BOMBAY, India — Every morning, dozens of bright young Indian men and women battle their way through the madness of India's largest metropolis, choking through snarling, noxious traffic, to reach the front door of what may well be the greatest hope for India's high-tech future.
The facility where they work is on the second floor of a rather tasteless concrete structure called Standard Design Facility II in a drab industrial park dubbed the Santa Cruz Electronics Export Processing Zone.
But when the young women programmers draped in their traditional Indian saris and the tieless young men in creased pants and white socks pass through the glass-and-chrome doors of Datamatics Ltd., they might as well be entering the "Twilight Zone."
One group heads down a modern corridor, past a five-foot bronze statue of the Hindu monkey god Humayum, past rows of exotic house plants and into a glassed-in room full of modern cubicles. There, almost in unison, they sit down at a bank of desk-top computer terminals and press a few buttons.
Within microseconds, impulses surge through a half-mile-long ground cable to a rooftop satellite dish nearby, up into space to a transponder on the Intelsat communications satellite, back down to a microwave relay in Spain, through an underwater coaxial cable the length of the Atlantic Ocean, back up to a ground station on Long Island in New York state and, again by microwave, to a large satellite dish in the North Carolina town of Liberty Corner.
Almost before the eager young Indians can bid each other good morning, they are logged on to the AT&T master computer that "debugs" America's domestic telephone system; and, for the next eight hours, from their desks 15,000 miles away, this handful of programmers and technicians make it easier for America's 240 million people to communicate with each other.
Welcome to the world of Lalit Kanodia--a scientist who has dedicated his life to shrinking a world too often at war and saving a nation that seemingly has doomed itself to a future of overpopulation and poverty.
Kanodia, by all accounts, occupies the cutting edge of high technology in a nation better known for its brutal mayhem than its bright minds. And the American Telephone & Telegraph project that his Datamatics Ltd. is now pioneering represents a market potential that could revolutionize India's moribund economy--indeed, the entire computer maintenance and design industry worldwide.
The market is called computer software export; and with an estimated value of $128 billion a year, its name is far less exciting than its implications. But, in a world where wealthy nations are increasingly wary of cross-migration from poorer ones, Kanodia has found a way to export bright young minds while leaving their bodies home.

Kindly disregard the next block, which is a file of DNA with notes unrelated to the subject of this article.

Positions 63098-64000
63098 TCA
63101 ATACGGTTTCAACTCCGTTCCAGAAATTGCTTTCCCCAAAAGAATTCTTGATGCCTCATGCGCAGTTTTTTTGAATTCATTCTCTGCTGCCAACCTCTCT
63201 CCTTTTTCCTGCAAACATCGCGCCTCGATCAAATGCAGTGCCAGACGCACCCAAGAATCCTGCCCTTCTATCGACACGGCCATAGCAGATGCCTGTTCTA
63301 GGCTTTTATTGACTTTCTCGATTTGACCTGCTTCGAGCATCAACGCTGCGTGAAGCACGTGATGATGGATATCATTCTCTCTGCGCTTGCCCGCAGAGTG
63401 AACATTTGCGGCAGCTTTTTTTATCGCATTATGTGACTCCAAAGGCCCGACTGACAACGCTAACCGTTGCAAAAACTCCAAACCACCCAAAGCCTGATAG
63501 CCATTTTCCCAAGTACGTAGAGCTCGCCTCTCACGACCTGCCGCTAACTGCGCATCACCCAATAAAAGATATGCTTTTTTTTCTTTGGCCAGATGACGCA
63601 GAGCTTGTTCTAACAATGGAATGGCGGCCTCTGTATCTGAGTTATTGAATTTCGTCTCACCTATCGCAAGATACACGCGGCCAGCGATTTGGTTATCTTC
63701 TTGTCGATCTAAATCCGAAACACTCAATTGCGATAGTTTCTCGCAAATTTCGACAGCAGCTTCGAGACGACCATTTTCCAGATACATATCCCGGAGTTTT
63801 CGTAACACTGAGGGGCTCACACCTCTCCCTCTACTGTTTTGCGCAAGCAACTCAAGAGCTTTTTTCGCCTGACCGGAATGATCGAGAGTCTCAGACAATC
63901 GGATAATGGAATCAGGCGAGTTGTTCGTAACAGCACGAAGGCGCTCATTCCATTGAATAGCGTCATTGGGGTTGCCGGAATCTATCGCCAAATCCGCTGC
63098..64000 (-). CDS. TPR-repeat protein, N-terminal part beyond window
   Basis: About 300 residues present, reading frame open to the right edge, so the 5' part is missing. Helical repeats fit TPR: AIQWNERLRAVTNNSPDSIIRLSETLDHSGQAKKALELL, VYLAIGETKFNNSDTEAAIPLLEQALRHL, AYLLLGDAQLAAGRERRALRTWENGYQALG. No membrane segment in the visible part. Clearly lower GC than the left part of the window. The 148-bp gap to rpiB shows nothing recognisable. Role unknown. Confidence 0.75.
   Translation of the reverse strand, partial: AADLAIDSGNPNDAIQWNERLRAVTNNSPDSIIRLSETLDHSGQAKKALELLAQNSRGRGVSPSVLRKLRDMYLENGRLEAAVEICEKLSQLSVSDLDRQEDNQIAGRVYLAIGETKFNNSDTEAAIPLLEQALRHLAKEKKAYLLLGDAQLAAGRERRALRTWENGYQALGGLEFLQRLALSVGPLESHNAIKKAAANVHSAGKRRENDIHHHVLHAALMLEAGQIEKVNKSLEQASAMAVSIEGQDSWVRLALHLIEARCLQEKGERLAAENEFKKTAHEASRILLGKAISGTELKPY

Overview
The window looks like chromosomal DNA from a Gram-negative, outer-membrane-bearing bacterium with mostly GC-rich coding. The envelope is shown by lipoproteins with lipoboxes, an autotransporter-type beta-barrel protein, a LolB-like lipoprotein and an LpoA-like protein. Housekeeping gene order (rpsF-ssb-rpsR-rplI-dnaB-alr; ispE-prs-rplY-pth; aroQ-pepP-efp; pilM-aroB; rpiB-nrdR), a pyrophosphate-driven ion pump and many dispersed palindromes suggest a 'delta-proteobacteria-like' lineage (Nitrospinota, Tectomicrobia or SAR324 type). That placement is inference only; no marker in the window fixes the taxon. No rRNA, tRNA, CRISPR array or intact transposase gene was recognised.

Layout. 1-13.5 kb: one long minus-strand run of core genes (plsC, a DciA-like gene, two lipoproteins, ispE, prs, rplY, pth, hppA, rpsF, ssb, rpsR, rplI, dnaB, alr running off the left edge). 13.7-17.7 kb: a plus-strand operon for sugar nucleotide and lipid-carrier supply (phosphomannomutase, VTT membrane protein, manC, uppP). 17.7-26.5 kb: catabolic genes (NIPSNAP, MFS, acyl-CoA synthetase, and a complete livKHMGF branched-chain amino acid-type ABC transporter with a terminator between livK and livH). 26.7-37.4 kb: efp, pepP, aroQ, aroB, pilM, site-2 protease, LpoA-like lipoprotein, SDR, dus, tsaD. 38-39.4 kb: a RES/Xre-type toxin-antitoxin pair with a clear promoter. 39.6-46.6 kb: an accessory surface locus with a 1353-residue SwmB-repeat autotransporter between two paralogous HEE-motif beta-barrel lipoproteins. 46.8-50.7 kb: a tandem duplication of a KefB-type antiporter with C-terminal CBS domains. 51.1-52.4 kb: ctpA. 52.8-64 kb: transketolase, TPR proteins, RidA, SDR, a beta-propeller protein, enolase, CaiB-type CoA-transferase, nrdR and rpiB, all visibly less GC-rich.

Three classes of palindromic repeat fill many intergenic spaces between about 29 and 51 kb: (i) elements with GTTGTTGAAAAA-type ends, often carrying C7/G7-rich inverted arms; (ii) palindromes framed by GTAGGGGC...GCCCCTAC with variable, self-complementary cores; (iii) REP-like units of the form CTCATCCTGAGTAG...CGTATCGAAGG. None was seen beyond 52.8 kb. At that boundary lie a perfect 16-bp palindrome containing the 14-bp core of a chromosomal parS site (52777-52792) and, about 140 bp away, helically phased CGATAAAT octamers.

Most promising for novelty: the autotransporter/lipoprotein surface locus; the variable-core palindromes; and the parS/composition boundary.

When his programmers log on every morning in Bombay, they're actually entering the AT&T computer in North Carolina that stores complaints. These come in each day from the so-called "Baby Bells," such as Pacific Bell, which have continued to rely on AT&T computer systems since they were created as a byproduct of the breakup of America's telephone monopoly.
As American consumers have learned, all computers have bugs, ranging from billing problems to snags in the overall efficiency of a local telephone system. Many of the flaws are minuscule, but over time, they show up; and the software that runs the computers must be tested repeatedly, and eventually rewritten to eliminate the problems. Those are the tasks of the Bombay technicians.
Only a fraction of Datamatics' employees are involved in the AT&T project, and AT&T relies on such foreign contracts for only a small percentage of its software servicing. The giant American firm regards such foreign work as an experiment that can help facilitate the "globalization" of communications.
Krishna Tanuku, a regional vice president of AT&T and the company's country manager in India, said the Datamatics work helps his firm understand what is needed to service software from thousands of miles away and also how to adapt its products to meet local markets.
With the trends toward globalization--in which a product may be designed in one country, built in another and marketed in yet another--instant communication is becoming a necessity, Tanuku said.
Although it's a first for India, the technology that made Kanodia's ongoing experiment possible is hardly new. It is a standard, direct satellite link between Datamatics' computers in India and the AT&T system in the United States.
What is unique is Kanodia's ability to implement that technology in an underdeveloped nation that ranks as the second most populous on Earth as part of an experimental project with broad implications for India's 850 million people.
"We've always looked at people as a liability in this nation--too many of them to progress," the 45-year-old Kanodia explained one recent morning in the soft fluorescent hum of his private office, where modern art shares space with ancient Hindu idols.